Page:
A frequent assumption in ecology is that biotic interactions are more important than abiotic factors in determining lower elevational range limits (i.e., the “warm edge” of a species distribution). However, for species with narrow environmental tolerances, theory suggests the presence of a strong environmental gradient can lead to persistence,...Campbell Grant, Evan H.; Brand, Adrianne B,; De Wekker, Stephan F. J.; Lee, Temple R.; Wofford, John E.B.
Two-species occupancy modeling accounting for species misidentification and nondetection
In occupancy studies, species misidentification can lead to false‐positive detections, which can cause severe estimator biases. Currently, all models that account for false‐positive errors only consider omnibus sources of false detections and are limited to single‐species occupancy.However, false detections for a given species often occur because...Chambert, Thierry; Campbell Grant, Evan H.; Miller, David A. W.; Nichols, James D.; Mulder, Kevin P.; Brand, Adrianne B,
Range position and climate sensitivity: The structure of among-population demographic responses to climatic variation
Species’ distributions will respond to climate change based on the relationship between local demographic processes and climate and how this relationship varies based on range position. A rarely tested demographic prediction is that populations at the extremes of a species’ climate envelope (e.g., populations in areas with the highest mean annual...Amburgey, Staci M.; Miller, David A. W.; Grant, Evan H. Campbell; Rittenhouse, Tracy A. G.; Benard, Michael F.; Richardson, Jonathan L.; Urban, Mark C.; Hughson, Ward; Brand, Adrianne B,; Davis, Christopher J.; Hardin, Carmen R.; Paton, Peter W. C.; Raithel, Christopher J.; Relyea, Rick A.; Scott, A. Floyd; Skelly, David K.; Skidds, Dennis E.; Smith, Charles K.; Werner, Earl E.
Design tradeoffs in long-term research for stream salamanders
Long-term research programs can benefit from early and periodic evaluation of their ability to meet stated objectives. In particular, consideration of the spatial allocation of effort is key. We sampled 4 species of stream salamanders intensively for 2 years (2010–2011) in the Chesapeake and Ohio Canal National Historical Park, Maryland, USA to...Brand, Adrianne B,; Grant, Evan H. Campbell
Climate-mediated competition in a high-elevation salamander community
The distribution of the federally endangered Shenandoah Salamander (Plethodon shenandoah) is presumed to be limited by competition with the Red-backed Salamander (Plethodon cinereus). In particular, the current distribution of P. shenandoah is understood to be restricted to warmer and drier habitats because of interspecific interactions. These...Dallalio, Eric A.; Brand, Adrianne B,; Campbell Grant, Evan H.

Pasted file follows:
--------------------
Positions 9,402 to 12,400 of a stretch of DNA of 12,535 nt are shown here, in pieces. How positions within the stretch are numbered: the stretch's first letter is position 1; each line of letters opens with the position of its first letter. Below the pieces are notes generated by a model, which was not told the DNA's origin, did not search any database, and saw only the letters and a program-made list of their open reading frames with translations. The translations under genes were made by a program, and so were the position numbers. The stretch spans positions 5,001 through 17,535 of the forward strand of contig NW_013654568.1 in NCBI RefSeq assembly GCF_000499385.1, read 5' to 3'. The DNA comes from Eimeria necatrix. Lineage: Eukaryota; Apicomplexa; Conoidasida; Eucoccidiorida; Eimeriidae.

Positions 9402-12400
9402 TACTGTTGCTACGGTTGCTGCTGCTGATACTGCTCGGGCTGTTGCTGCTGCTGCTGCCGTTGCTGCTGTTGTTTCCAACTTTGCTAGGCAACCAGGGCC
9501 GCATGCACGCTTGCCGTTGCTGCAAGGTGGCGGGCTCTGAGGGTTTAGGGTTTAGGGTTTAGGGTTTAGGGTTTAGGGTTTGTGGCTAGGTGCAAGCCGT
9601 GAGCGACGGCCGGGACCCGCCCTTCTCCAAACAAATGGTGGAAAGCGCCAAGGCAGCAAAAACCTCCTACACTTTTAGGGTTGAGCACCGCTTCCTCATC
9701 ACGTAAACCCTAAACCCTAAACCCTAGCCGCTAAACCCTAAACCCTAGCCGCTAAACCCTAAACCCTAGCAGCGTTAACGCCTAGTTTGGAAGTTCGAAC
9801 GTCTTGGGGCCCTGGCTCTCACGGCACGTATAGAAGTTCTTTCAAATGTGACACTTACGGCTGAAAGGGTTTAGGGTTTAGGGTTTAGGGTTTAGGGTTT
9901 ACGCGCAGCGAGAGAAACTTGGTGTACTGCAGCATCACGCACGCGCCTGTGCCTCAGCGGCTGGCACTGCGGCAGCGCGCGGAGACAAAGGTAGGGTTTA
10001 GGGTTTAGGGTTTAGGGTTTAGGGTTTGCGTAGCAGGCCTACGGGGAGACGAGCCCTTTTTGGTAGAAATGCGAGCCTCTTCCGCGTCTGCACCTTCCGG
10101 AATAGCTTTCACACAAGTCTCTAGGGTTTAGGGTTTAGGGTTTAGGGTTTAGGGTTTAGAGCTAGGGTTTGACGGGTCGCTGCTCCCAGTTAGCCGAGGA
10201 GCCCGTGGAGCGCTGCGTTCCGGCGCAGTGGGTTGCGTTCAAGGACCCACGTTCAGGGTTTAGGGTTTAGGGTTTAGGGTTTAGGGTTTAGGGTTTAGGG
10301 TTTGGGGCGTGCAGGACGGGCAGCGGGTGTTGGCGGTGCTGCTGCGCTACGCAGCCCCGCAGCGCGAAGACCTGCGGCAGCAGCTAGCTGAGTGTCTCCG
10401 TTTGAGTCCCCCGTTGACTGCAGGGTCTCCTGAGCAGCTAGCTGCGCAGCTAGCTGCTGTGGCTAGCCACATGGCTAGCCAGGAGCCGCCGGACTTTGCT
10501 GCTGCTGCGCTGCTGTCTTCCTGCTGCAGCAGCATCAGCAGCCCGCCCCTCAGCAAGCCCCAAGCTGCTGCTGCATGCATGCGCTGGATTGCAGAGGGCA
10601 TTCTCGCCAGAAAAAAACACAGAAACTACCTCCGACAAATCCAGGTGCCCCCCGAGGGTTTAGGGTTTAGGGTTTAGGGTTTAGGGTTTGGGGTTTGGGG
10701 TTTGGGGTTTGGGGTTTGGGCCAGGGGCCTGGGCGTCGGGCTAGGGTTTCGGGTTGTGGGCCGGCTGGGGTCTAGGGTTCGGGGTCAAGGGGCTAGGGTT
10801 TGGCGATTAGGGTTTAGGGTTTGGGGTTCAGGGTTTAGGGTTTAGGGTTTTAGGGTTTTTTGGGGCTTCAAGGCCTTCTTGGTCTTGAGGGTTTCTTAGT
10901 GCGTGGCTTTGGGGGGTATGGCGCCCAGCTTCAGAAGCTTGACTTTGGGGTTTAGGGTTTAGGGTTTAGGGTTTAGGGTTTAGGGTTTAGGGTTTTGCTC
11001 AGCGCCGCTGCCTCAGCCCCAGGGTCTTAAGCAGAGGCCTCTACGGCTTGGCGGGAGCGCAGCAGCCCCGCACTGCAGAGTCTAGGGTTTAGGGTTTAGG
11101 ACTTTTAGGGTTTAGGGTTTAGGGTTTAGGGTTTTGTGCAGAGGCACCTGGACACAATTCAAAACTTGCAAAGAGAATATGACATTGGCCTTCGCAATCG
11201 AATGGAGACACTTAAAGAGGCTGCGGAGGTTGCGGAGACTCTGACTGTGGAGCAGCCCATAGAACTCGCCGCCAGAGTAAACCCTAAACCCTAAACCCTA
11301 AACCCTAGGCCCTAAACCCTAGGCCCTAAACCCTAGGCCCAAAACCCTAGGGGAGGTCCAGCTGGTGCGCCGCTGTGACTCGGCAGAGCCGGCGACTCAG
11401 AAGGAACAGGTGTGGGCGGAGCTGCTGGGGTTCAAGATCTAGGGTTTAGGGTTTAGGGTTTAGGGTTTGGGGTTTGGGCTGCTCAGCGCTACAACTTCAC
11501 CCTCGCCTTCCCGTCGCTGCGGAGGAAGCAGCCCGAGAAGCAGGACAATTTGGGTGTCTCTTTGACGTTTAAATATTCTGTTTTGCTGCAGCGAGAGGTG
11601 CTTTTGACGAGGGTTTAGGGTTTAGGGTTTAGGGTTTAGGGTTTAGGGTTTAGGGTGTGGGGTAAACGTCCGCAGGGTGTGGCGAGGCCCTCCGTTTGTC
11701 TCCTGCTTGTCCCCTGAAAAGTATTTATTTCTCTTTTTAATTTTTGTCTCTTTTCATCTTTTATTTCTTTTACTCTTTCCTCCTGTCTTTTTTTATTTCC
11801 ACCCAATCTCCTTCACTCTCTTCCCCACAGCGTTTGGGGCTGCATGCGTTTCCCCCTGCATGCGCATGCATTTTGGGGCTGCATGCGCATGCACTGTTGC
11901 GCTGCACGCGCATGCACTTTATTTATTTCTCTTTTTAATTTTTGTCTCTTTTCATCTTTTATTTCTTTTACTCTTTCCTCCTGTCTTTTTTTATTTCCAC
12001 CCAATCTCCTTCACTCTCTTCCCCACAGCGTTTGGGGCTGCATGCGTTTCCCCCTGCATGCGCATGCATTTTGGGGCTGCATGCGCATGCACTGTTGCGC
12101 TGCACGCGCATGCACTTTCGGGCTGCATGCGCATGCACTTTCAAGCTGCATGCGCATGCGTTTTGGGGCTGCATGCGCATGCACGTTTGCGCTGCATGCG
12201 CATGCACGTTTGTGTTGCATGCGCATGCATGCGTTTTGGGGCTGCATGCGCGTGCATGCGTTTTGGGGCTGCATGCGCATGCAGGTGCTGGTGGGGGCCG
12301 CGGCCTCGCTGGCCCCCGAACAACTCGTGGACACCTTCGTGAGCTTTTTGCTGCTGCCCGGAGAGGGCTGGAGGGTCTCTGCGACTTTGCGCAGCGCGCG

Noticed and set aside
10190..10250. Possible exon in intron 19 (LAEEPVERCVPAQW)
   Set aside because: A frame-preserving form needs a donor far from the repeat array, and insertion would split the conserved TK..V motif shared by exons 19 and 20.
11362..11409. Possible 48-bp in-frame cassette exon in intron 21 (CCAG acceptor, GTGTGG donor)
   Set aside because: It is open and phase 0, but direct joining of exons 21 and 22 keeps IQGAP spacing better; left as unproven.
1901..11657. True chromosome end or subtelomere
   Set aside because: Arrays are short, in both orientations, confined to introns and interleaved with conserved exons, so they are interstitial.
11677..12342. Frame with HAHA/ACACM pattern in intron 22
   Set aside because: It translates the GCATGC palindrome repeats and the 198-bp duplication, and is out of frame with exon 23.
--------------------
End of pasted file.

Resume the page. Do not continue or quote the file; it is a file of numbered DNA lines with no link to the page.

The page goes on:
Plethodon cinerius (eastern red-backed salamander) movement
Lungless salamanders (family Plethodontidae) are relatively sedentary and are presumed to have limited dispersal ability (Marsh et al. 2004. Ecology 85:3396–3405). Site fidelity in Plethodontidae is high, and individuals displaced 90 m return to home territories (Kleeberger and Werner 1982. Copeia 1982:409–415). Individuals defend...Sterrett, Sean; Brand, Adrianne B,; Fields, William R.; Katz, Rachel A.; Campbell Grant, Evan H.
Potential reduction in terrestrial salamander ranges associated with Marcellus shale development
Natural gas production from the Marcellus shale is rapidly increasing in the northeastern United States. Most of the endemic terrestrial salamander species in the region are classified as ‘globally secure’ by the IUCN, primarily because much of their ranges include state- and federally protected lands, which have been presumed to be...Brand, Adrianne B,; Wiewel, Amber N. M.; Grant, Evan H. Campbell
Amphibian species and community richness has been declining in North America and climate change may play a role in these declines. Global climate change has led to a range shift of many wildlife species and thus understanding how these changes in species distribution can be used to predict amphibian community responses that may improve conservation efforts.